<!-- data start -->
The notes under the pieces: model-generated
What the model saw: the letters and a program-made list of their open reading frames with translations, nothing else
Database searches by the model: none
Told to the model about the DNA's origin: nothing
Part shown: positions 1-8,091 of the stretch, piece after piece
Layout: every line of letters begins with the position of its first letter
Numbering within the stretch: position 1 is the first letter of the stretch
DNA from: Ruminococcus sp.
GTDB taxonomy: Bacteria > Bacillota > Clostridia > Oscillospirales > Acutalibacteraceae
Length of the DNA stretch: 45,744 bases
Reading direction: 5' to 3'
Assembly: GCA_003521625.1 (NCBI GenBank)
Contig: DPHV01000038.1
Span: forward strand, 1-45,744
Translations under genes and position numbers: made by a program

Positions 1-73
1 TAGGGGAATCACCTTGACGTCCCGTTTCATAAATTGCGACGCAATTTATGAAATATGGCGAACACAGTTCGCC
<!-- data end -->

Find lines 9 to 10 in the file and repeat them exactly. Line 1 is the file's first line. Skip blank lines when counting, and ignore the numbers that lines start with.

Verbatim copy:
GTDB taxonomy: Bacteria > Bacillota > Clostridia > Oscillospirales > Acutalibacteraceae
Length of the DNA stretch: 45,744 bases